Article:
It’s Easter time, the best time of the year. Spring is hanging around and easter eggs are hidden in the garden. Families are meeting, chocolates are eaten.
Chocolate could be my biggest indulgence in life, I love it and I don’t feel the slightest need to stop this love. I like it strong, black and refined sugar free. But I have to admit, too much is never ok, which brings me to the American painter, Lee Price.
Price paints about food, about her relationship with food, about food as a drug. Her art strikes me in resemblance, watching her paintings makes me feel as if I’m looking at myself. Her photorealistic self-portraits are poetically captured; with soft colors and watery bathtubs, she reveals a problematic subject into a world of prettiness. There’s also a sort of humor and absurdity that bind it all together. Her work can make you smile, but then you realize it’s real. She tells the story of her own eating disorder, the story of hiding her appetite for food and life and binging in solitude places as a reaction to this. Lee states: “In this society, there’s so much pressure for women to be thin. We’re not supposed to have appetites – and not just for food, but for a lot of things. We’re the givers and not the consumers, and I think some of my recent paintings are about the women staring at the viewers and saying, ‘I’m not going to censor my appetite’.”
The duality of a love for food that becomes hate, because of over-loving it, is difficult and like all aspect in life, needs balance. Another balance to maintain in life is the omega 6/omega 3 balance. So let’s talk about fats. The fats we mostly eat and store in our body (acylglycerols) consist of fatty acids (acyl group) that are bound to an alcohol (glycerol). They can have one, two or three fatty acids in their structure. Omega 6 and omega 3 are fatty acids. There is one essential omega 3 fatty acid, Alpha-Linolenic Acid (ALA) and one essential omega 6 fatty acid, Linoleic Acid (LA), which means that our body cannot produce them, so we must obtain them from our diet. The omega 3 and omega 6 essential fatty acids are transformed by the enzymes in our body into the other non-essential fatty acids. It is not only important to consume both omega 6 and 3, it’s also important to consume them in the right ratio. In Western diets, there is a deficiency in omega 3 fatty acids and an excess of omega 6 fatty acids. Because the enzymes that do the converting are the same for omega 6 and 3, excess omega 6 fatty acids may inhibit the transformation of omega 3. This imbalance may cause diseases like cardiovascular disease, cancer, inflammatory and autoimmune diseases.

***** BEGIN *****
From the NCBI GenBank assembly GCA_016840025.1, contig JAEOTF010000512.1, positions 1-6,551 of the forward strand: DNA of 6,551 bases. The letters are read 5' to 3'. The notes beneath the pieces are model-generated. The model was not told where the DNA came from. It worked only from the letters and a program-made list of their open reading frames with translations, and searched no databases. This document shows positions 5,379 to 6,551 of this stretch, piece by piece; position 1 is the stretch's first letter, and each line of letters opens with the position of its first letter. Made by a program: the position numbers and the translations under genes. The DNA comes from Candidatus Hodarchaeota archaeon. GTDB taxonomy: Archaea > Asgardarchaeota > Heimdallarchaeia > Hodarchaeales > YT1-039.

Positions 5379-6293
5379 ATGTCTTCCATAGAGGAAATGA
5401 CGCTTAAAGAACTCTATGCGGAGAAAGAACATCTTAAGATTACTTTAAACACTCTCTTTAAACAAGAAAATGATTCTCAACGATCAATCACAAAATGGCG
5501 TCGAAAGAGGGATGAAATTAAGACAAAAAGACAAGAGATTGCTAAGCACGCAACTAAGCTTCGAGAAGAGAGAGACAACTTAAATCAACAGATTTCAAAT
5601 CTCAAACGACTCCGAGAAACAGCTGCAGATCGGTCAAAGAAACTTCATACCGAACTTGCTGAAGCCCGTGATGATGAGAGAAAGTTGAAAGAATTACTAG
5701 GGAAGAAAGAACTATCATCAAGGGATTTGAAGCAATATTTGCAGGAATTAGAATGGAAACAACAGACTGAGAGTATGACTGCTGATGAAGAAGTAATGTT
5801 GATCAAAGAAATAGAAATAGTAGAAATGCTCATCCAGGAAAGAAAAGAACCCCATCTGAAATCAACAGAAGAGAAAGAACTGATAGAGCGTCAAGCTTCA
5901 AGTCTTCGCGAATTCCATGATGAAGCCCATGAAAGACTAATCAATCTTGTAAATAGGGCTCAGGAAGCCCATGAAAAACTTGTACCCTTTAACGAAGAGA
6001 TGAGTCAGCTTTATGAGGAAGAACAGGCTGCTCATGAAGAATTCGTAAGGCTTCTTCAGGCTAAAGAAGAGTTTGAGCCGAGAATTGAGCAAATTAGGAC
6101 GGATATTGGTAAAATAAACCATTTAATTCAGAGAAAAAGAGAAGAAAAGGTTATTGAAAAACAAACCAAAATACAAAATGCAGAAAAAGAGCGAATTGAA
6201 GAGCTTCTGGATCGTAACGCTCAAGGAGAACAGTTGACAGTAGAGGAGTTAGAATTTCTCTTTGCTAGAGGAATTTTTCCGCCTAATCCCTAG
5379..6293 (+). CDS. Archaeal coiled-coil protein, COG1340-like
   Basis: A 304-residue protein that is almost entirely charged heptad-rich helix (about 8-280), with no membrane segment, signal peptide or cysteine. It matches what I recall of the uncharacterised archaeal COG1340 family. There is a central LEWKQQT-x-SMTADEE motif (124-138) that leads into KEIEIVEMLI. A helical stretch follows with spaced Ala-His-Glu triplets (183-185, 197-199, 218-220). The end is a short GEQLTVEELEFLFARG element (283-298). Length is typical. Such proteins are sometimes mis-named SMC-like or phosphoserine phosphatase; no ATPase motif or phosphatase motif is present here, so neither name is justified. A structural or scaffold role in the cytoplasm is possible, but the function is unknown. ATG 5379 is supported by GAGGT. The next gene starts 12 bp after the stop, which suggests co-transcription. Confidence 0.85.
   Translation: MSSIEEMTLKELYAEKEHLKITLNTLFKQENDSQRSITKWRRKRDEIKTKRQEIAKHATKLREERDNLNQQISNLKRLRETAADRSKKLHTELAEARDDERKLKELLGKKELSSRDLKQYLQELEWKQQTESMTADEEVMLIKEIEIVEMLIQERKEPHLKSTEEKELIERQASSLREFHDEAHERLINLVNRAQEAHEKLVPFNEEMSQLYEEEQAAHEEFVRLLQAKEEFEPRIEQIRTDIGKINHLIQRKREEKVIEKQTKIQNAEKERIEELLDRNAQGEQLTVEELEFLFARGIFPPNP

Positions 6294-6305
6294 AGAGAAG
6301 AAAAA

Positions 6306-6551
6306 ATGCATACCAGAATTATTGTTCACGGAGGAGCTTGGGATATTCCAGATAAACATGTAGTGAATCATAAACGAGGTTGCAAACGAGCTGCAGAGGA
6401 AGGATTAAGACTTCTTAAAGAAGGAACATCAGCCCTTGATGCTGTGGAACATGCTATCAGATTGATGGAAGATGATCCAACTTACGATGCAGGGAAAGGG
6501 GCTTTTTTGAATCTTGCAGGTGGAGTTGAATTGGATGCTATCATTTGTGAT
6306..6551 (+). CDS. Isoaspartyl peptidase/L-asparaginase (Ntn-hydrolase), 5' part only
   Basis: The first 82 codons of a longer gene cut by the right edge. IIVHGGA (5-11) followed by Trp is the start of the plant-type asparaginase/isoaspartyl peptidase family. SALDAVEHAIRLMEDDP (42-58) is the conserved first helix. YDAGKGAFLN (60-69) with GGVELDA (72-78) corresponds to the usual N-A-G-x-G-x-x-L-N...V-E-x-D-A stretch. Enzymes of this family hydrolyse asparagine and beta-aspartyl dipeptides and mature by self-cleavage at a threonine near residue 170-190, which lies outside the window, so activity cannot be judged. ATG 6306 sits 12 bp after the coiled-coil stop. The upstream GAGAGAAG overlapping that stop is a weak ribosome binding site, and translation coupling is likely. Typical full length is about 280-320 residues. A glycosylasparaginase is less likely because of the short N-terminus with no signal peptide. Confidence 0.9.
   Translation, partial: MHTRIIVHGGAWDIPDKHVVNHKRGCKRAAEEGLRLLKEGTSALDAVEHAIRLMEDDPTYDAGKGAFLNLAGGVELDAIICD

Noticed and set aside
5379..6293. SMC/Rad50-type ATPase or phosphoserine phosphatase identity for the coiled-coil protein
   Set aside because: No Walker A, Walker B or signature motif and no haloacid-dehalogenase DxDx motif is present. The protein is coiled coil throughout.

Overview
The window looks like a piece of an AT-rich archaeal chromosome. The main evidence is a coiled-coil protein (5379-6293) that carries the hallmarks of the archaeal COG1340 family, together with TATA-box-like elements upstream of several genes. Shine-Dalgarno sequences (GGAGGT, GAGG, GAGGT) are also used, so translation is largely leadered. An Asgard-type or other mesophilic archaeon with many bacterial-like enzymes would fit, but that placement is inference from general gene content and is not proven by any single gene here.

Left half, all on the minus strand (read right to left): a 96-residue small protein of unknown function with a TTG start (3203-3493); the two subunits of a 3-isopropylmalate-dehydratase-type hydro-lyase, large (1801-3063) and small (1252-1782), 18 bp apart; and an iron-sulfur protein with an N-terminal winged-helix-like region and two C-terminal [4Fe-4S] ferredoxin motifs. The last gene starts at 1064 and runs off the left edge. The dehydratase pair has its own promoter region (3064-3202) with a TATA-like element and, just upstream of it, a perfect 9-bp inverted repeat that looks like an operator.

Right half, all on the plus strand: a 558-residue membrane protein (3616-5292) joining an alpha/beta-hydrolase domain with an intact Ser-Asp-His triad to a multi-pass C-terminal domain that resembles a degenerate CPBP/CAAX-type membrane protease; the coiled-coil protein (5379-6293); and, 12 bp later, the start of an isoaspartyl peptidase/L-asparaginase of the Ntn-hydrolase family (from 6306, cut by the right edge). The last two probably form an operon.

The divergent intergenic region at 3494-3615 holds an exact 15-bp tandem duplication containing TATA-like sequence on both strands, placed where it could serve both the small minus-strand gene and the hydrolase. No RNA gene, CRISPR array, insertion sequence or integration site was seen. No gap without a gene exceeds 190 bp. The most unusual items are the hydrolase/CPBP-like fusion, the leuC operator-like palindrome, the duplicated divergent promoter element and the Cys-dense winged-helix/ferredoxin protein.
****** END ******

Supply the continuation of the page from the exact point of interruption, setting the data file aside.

Good sources of omega 3 are leafy green vegetables, fresh fruit and vegetables, ground(!) flax seeds, chia seeds, hemp seeds, cold water fish and algae. Sesame seeds and sunflower seeds are good omega 6 sources. Some seeds or nuts like pumpkin seeds and walnuts contain a significant amount of omega 3, but also contain omega 6, which makes it import to combine them with omega 3 sources.
Enough said about fat. Today, let us fulfill the desires, eat some balanced chocolate and enjoy life.
This chocolate eggs recipe contains a walnut filling, which will always give you a good excuse to be eating them. Adding omega 3 to your diet is important, you know.
Also, you want to temper your chocolate to give it the perfect shine and snap. Cocoa butter consist of several fatty acid crystals. Each of these fatty acids solidifies at a different temperature. By melting your chocolate, the crystals will seperate, so you want to reorganize your fatty acid crystals into a stable form. This stable crystallization is done by using the right temperatures at the right time. The temperatures used here are for dark chocolates; different temperatures are needed for milk or white chocolate.
Ingredients, makes 13
100 g raw walnuts
25 g coconut blossom sugar
25 g cacao nibs
60 g raw cocoa paste (also called cocoa liquor), cut into small chunks
30 g raw cocoa butter, cut into small chunks
10 g coconut blossom sugar
For the walnut filling, combine the walnuts and coconut blossom sugar into a food processor with an S-blade and process untill a thick paste is formed. Stir in the cacao nibs with a fork.
For the chocolate, start by finely grounding your coconut blossom sugar in a coffee grounder or a blender. It should look and feel powdered. Pour it through a sieve to eliminate possible lumps. It is a good idea to make a larger batch and to store the powdered sugar for when you need it.
Melt your cocoa butter au bain marie until you reach a temperature of 46º-49ºC (115º-120º F). Add the cocoa butter and the powdered coconut blossom sugar and let the temperature drop to 29 °C (84 ° F). Let the temperature rise until 32 °C (90 ° F) max. Your chocolate is tempered now and ready to be used.
For making these Easter eggs, I used a mold. Alternatively, you could shape your walnut fillings first by rolling it into small balls and then covering them with chocolate, by sticking a toothpick into them and dipping them into your melted chocolate.
When using a mold, pour in the chocolate and make circular movements to get it all coverd. Pour out the remaining chocolate and keep it at the right temerature (32 °C (90 ° F) max), to use it later on. Let your chocolate harden.
Fill your eggs by stuffing some of the walnut paste in. Flatten the top and make sure there is no filling coming out of your mold. Pour over the remaining chocolate and let it harden again. Slice off the chocolate at the upper side of your mold with a kitchen knife, so you are able to see and demold your chocolates. Do this by flipping the mold, open side down, and tapping it on your workspace. Your eggs should just fall out.
To make full eggs, shortly melt the flat sides on a hot plate and press the halves together until solidified. Et Voila.